preparation of metallic potassium


100 ml Erlenmeyer flask (or 2-neck flask)
Stopper with hole
Glass tube
Disposable syringe (or funnel)
Cooking pot
Gas stove
Balloon (optional)

Magnesium chips (even filed)
Potassium hydroxide
Shellsol D70 (or other high boiling point hydrocarbon)
tertiary butanol (Omikron-Online)

Procedure: Into a 100ml flask with 50ml Shellsol D70, 3.11g magnesium filings and 6.12g potassium hydroxide are placed. This is heated slowly in a sand bath for one hour, until the temperature reaches the boiling point of the solvent (about 200degC) under reflux. Care must be taken to avoid contamination with air, and the hydrogen gas which forms during the reaction must be allowed to escape. During the entire time the reaction mixture should be stirred. Do not use Teflon stirring bars, as this could potentially react.


0.6 g of tertiary butanol in 0.6g Shellsol D70 was slowly dropped in, over half an hour with continued stirring. This produced more hydrogen. With continued stirring, the formation of metallic potassium is finished after about 4 hours. During this time potassium begins to form small beads that drift around, but soon grow into large balls that settle to the bottom.



20 minutes after the beginning addition of tert-butanol, shiny metallic potassium pellets become visible, but can be less conspicuous mixed in among the metallic magnesium turnings. These beads will become obvious within 30 minutes.




When the flask is swirled every half hour, the potassium pellets drift through the turbulence, resembling frozen drops of mercury.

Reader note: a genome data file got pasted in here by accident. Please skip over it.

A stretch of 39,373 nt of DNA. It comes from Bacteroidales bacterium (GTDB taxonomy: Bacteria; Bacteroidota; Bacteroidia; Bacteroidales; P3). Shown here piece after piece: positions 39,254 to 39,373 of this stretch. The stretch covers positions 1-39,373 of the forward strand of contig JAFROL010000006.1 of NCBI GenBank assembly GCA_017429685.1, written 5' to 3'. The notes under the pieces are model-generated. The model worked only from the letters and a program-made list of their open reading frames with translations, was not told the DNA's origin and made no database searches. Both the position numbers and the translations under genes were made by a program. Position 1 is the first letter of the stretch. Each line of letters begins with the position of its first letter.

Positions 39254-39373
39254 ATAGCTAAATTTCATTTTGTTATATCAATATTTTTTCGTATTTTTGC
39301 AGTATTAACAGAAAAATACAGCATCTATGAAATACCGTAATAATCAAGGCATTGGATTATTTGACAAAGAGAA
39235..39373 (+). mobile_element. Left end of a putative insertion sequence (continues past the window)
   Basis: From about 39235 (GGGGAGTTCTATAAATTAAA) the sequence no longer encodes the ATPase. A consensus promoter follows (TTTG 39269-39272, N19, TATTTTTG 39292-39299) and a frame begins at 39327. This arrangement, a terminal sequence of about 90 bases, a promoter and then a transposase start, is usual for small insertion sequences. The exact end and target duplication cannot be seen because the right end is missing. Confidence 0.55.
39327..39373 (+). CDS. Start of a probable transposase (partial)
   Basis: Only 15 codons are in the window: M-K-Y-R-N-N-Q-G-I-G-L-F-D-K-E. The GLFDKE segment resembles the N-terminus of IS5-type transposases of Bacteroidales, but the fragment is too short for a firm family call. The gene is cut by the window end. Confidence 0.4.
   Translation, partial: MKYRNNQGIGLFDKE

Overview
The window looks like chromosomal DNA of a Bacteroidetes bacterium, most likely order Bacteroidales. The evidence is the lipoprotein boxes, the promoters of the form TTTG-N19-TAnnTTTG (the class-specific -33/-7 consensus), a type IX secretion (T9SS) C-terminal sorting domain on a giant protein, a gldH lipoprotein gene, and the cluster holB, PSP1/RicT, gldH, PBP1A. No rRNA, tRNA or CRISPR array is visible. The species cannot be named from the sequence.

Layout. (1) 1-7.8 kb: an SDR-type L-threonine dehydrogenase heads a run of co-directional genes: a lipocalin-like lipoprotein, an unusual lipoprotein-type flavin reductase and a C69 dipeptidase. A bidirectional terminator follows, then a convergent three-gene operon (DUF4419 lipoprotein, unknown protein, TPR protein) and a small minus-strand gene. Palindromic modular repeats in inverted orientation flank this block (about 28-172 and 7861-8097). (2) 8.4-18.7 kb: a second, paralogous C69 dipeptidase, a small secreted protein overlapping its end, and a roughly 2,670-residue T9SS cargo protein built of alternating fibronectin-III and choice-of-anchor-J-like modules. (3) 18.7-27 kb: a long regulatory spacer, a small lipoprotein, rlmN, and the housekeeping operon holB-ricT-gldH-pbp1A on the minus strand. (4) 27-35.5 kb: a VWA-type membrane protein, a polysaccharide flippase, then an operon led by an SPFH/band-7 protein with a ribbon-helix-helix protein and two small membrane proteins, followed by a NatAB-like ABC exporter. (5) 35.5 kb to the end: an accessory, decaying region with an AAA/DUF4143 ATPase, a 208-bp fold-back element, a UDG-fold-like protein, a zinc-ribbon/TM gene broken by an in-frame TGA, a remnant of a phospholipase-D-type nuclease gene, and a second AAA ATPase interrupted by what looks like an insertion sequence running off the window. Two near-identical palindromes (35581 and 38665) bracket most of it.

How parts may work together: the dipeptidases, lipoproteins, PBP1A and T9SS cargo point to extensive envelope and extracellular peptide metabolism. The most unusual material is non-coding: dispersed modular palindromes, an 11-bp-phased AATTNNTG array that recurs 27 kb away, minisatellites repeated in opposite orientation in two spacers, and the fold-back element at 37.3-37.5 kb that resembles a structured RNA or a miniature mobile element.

The balls grow in size as the reaction proceeds and more potassium forms.


After 4 hours, the diameter of the metallic potassium balls approach several centimeters.



The mixture is left to cool to room temperature in the absence of air, then quickly poured into a new flask. The potassium beads were removed with tweezers and placed into a flask containing Shellsol D70, which acts to protect the metal from air. The metallic balls showed good crystalline surface.

The yield was about 70%, not including the tiny globules of metallic potassium.
Although potassium is generally regarded as a more reactive element than magnesium (metallic potassium can react with magnesium chloride, producing potassium chloride and magnesium metal), under some conditions magnesium can reduce potassium ions.
The explanation is that magnesium can form somewhat covalent bonds with oxygen, which are more favorable to oxide ions, which contain two excess electrons in a relatively small radius. The lattice energy of MgO, compared to K2O could also be an important factor. Similarly magnesium can burn in nitrogen, whereas potassium cannot react with nitrogen gas. (Lithium is the only alkali metal that can burn in nitrogen).
any mineral will work. In fact, I am told by one online experimenter that kerosene also can be used. But it is probably safer and better to use a higher molecular weight, less volatile, hydrocarbon since the reaction is being heated.
The hydrocarbon chains in keresene are typically typically 6-14 carbon atoms long. Those lighter chainer could potentially vaporize out if it is strongly heated, which is generally not a good thing. Shellsol D70 boils at around 200degC, if I remember correctly. It contains about 60% hydrocarbons and 40% cycloalkanes (saturated hydrocarbons in a ring). It often also contains traces of benzene (only around 1-2%). The molecular chains in D70 typically contain baround 14 to 15 carbon atoms. Unlike D70, D80 is more readily available in America and has a slightly higher boiling point.
Unfortunately, the alcohol used is very specific. Isopropanol apparently does not work.
The only alcohols that I am aware of, which have resulted in a successful reaction are tert-butanol or 2-methyl-2-butanol.
Apparently only tertiary alcohols work; the alkoxides of primary and secondary alcohols are presumably not stable enough under such strongly alkaline conditions at 200 C.
Anders Hoveland,
Feb 2, 2011, 5:45 PM
Anders Hoveland,
Feb 2, 2011, 5:45 PM